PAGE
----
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Int. J. Mol. Sci. 2017, 18(1), 14;

Calcium-Mediated Control of Polydopamine Film Oxidation and Iron Chelation

Department of Materials Science and Engineering, Carnegie Mellon University, Pittsburgh, PA 15213, USA
Department of Biomedical Engineering, Carnegie Mellon University, Pittsburgh, PA 15213, USA
Author to whom correspondence should be addressed.
Academic Editor: Marco d’Ischia
Received: 29 November 2016 / Revised: 15 December 2016 / Accepted: 19 December 2016 / Published: 22 December 2016
(This article belongs to the Special Issue Melanin Based Functional Materials)
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The facile preparation of conformal polydopamine (PDA) films on broad classes of materials has prompted extensive research into a wide variety of potential applications for PDA. The constituent molecular species in PDA exhibit diverse chemical moieties, and therefore highly variable properties of PDA-based devices may evolve with post-processing conditions. Here we report the use of redox-inactive cations for oxidative post-processing of deposited PDA films. PDA films incubated in alkaline CaCl2 solutions exhibit accelerated oxidative evolution in a dose-dependent manner. PDA films incubated in CaCl2 solutions exhibit 53% of the oxidative charge transfer compared to pristine PDA films. Carboxylic acid groups generated from the oxidation process lower the isoelectric point of PDA films from pH = 4.0 ± 0.2 to pH = 3.1 ± 0.3. PDA films exposed to CaCl2 solutions during post-processing also enhance Fe2+/Fe3+ chelation compared to pristine PDA films. These data illustrate that the molecular heterogeneity and non-equilibrium character of as-deposited PDA films afford control over the final composition by choosing post-processing conditions, but also demands forethought into how the performance of PDA-incorporated devices may change over time in salt solutions. View Full-Text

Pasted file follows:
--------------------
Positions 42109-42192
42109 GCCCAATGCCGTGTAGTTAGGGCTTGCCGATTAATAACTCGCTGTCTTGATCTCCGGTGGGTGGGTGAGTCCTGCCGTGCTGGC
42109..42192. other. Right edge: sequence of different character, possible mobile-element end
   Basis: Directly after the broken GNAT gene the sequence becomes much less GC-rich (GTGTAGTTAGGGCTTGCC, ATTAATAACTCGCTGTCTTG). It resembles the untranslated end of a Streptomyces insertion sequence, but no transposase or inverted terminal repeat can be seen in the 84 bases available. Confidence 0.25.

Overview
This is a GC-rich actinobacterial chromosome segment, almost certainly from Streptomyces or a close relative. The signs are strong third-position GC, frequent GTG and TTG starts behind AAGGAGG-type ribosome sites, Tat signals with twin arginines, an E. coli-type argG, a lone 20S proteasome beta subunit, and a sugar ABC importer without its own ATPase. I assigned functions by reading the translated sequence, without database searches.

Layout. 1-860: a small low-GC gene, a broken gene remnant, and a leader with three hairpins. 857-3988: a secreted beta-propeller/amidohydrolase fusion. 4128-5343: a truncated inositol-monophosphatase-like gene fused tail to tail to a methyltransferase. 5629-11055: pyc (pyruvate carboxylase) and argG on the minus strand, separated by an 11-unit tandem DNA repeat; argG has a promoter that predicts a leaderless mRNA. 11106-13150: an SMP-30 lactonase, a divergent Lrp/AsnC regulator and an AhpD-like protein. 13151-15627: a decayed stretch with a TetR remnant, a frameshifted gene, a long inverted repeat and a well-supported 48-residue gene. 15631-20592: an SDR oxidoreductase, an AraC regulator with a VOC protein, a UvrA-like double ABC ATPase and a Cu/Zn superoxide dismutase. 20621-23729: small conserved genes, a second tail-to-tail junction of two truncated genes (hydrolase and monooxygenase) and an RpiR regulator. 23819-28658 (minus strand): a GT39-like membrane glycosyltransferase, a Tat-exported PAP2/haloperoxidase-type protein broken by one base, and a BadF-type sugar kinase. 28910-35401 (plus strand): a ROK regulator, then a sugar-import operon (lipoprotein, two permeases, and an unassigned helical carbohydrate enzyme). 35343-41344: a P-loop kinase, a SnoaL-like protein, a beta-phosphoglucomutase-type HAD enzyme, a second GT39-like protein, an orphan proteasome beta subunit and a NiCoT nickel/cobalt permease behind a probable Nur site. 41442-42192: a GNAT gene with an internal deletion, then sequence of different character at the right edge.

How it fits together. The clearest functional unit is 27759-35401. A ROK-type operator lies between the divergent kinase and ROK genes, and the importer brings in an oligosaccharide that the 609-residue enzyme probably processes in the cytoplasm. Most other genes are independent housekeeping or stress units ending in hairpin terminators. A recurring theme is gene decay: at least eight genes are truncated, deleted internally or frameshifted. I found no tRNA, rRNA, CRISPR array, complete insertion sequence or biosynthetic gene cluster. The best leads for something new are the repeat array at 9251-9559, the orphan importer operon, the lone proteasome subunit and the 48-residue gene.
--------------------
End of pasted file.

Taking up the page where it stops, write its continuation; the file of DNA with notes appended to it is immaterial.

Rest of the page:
Keywords: polydopamine; melanin; thin film; metal cation; dopamine oxidation polydopamine; melanin; thin film; metal cation; dopamine oxidation

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This is an open access article distributed under the Creative Commons Attribution License which permits unrestricted use, distribution, and reproduction in any medium, provided the original work is properly cited (CC BY 4.0).

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Klosterman, L.; Bettinger, C.J. Calcium-Mediated Control of Polydopamine Film Oxidation and Iron Chelation. Int. J. Mol. Sci. 2017, 18, 14.

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